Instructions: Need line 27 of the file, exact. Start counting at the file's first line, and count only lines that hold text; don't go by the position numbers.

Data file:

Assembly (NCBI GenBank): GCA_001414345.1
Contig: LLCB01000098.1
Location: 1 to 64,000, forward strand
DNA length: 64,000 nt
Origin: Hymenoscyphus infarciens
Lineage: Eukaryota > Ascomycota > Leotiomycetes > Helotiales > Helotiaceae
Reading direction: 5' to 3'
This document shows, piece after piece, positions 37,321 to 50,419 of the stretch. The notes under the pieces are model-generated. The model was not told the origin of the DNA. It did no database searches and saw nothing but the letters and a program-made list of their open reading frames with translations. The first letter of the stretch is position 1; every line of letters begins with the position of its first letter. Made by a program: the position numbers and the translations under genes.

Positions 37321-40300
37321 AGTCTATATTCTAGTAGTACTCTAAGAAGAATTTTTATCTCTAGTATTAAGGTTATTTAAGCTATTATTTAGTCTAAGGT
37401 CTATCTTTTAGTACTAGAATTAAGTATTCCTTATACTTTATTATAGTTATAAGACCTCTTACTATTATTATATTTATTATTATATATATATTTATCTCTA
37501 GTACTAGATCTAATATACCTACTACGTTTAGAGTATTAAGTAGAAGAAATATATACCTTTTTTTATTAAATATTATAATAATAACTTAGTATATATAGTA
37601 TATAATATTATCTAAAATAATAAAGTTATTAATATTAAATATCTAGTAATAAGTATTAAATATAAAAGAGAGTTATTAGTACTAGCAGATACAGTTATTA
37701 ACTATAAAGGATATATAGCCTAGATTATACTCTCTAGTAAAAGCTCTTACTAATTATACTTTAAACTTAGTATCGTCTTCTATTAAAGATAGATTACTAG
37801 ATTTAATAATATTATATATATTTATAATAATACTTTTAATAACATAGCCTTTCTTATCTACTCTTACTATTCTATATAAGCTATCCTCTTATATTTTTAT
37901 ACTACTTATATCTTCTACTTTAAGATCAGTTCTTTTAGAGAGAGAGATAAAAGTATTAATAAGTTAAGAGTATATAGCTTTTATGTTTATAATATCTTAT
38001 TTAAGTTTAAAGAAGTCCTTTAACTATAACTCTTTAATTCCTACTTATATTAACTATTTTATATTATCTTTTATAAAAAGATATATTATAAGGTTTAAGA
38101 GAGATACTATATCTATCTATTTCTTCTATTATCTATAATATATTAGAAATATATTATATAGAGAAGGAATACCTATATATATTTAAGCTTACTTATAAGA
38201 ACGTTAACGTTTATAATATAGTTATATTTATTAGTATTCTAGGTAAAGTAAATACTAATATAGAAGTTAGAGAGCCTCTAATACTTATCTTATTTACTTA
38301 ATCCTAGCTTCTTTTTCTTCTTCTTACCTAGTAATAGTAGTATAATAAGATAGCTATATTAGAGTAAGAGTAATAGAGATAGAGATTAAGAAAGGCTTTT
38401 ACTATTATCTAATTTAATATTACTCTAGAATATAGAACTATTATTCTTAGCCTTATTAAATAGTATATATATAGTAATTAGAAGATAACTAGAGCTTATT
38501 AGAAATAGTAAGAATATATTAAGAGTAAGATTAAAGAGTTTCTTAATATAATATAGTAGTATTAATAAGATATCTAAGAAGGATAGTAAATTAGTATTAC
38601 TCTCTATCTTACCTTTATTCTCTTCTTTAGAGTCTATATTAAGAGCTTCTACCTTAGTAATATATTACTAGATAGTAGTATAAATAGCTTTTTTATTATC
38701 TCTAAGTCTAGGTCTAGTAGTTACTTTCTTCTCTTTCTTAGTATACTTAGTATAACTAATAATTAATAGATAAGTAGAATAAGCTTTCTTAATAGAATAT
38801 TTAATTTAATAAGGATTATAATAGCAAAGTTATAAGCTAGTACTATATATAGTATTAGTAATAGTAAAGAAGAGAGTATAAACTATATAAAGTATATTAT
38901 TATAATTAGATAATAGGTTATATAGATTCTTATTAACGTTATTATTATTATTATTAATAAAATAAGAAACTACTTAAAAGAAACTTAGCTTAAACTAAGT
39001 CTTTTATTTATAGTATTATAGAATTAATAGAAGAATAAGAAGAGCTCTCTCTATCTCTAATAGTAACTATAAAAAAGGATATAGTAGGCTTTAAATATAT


39001 CTTTTATTTATAGTATTATAGAATTAATAGAAGAATAAGAAGAGCTCTCTCTATCTCTAATAGTAACTATAAAAAAGGATATAGTAGGCTTTAAATATAT